Tomato Industry “Racketeering” Investigation Elicits Two Guilty Pleas
Federal investigators seeking to crack down on corruption in California’s tomato-processing sector have apparently secured guilty pleas from two industry employees, one with a tomato paste supplier and the other with a processed tomato purchaser. Jennifer Dahlman, who worked for a California company under investigation for alleged bribery, price-fixing and mislabeling, reportedly pleaded guilty to causing the introduction of adulterated and misbranded food into interstate commerce with intent to defraud.
Dahlman apparently mislabeled products that should have been discarded because of high mold content, purportedly at the direction of company managers, thus giving her company an unfair advantage over competitors and leading to increased consumer prices for processed tomato products, such as sauces, soups and salsas. While she is cooperating with authorities, Dahlman faces up to three years in prison.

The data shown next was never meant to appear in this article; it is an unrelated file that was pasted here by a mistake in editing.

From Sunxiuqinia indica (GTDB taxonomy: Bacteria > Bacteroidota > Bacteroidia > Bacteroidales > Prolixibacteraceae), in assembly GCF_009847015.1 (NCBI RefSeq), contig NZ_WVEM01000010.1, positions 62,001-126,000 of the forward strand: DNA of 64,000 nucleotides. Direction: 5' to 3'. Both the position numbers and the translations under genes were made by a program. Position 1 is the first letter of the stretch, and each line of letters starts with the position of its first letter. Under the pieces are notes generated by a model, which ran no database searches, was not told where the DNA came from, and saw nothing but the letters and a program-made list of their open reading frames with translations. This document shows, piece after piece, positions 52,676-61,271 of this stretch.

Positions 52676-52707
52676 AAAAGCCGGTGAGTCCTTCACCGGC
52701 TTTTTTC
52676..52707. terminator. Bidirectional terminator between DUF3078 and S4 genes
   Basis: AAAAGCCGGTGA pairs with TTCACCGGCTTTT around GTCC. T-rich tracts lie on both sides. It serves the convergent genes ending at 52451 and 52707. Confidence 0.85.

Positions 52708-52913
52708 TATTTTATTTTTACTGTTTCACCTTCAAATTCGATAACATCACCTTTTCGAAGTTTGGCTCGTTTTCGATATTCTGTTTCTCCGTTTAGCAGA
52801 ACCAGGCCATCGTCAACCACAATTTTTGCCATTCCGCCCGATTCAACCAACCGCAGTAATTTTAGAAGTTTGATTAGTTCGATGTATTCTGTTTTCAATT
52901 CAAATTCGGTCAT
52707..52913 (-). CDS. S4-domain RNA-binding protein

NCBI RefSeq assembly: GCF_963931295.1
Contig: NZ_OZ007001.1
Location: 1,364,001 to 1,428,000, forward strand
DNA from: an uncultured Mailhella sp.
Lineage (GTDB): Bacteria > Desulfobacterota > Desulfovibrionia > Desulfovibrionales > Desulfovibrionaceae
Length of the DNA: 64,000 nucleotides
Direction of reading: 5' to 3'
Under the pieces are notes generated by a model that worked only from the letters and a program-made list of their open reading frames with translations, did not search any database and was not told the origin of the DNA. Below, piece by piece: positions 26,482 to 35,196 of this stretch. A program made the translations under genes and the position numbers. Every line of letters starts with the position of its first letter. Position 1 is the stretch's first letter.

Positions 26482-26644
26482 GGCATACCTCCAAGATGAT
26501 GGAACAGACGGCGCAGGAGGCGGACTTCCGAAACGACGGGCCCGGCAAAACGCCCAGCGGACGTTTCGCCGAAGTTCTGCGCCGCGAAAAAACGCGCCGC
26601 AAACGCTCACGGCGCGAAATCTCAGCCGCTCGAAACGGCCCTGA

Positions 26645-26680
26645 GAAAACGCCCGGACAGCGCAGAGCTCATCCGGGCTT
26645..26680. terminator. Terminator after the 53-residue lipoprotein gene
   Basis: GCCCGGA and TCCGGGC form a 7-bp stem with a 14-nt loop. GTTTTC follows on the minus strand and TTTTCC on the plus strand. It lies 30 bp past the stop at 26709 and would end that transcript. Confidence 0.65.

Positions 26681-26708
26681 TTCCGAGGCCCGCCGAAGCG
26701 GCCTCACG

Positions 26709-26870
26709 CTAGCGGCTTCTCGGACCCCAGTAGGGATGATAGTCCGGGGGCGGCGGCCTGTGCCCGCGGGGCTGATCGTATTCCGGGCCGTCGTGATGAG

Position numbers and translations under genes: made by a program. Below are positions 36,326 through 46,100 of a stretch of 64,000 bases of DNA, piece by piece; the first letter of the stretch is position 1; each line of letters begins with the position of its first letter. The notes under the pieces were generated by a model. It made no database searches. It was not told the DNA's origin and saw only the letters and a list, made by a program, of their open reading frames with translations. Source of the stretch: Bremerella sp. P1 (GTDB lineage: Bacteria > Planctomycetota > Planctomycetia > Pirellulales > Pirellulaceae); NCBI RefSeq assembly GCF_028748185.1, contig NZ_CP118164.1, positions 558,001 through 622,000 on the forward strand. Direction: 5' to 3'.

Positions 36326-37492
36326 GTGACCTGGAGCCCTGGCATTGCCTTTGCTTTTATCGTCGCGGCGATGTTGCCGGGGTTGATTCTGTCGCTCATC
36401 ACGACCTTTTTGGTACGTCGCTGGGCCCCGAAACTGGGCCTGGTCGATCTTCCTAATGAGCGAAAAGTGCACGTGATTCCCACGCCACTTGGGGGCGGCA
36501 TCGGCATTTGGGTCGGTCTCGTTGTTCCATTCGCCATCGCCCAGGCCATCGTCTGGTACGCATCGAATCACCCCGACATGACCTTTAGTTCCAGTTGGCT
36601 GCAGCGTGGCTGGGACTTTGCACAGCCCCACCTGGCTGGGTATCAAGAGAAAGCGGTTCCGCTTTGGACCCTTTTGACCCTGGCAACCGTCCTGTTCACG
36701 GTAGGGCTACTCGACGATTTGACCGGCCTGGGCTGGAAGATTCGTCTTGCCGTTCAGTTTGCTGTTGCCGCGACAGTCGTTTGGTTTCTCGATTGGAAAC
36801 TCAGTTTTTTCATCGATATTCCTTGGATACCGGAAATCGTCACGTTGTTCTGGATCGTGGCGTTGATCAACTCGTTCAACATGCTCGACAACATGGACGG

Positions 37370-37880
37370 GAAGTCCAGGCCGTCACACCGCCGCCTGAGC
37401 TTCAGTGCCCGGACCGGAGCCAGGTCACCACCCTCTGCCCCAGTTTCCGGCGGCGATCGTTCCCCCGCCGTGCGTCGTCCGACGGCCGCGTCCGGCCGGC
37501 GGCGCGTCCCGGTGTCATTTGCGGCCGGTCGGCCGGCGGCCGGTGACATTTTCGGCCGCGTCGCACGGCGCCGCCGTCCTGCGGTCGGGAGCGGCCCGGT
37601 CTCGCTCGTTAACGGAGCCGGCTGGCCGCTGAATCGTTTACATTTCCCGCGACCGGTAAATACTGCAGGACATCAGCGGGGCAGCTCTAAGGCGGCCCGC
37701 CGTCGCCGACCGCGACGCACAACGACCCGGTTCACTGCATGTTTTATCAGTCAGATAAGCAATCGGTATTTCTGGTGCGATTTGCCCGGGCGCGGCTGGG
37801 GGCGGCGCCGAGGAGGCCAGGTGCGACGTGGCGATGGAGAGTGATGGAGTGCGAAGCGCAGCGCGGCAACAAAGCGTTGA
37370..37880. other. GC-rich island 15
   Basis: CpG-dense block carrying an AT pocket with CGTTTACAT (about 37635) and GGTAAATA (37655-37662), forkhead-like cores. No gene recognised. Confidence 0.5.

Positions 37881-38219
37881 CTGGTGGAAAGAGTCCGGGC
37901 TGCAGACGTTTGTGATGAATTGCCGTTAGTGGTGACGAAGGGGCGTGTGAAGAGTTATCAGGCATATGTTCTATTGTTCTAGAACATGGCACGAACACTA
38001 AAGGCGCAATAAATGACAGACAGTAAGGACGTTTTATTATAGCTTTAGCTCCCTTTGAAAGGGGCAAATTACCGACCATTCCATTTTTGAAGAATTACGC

According to U.S. attorneys involved in the investigation, the mislabeled products posed no health hazard to consumers.
James Wahl, who formerly worked as a purchasing manager for a Texas-based food manufacturer, pleaded guilty to accepting bribes from a sales broker with Dahlman’s company to which he steered contracts. He is also cooperating with the Justice Department’s investigation, but faces up to 20 years in prison. As we reported in issue 276 of this Update, the nationwide investigation involves alleged artificial inflation of prices for tomato products. Prosecutors, who are also looking into similar allegations involving the egg, fertilizer, cheese, milk, and citrus-fruit industries, are referring to the alleged graft as a “racketeering enterprise,” although companies targeted by the investigation claim they have done nothing wrong. See San Francisco Chronicle, February 19, 2009.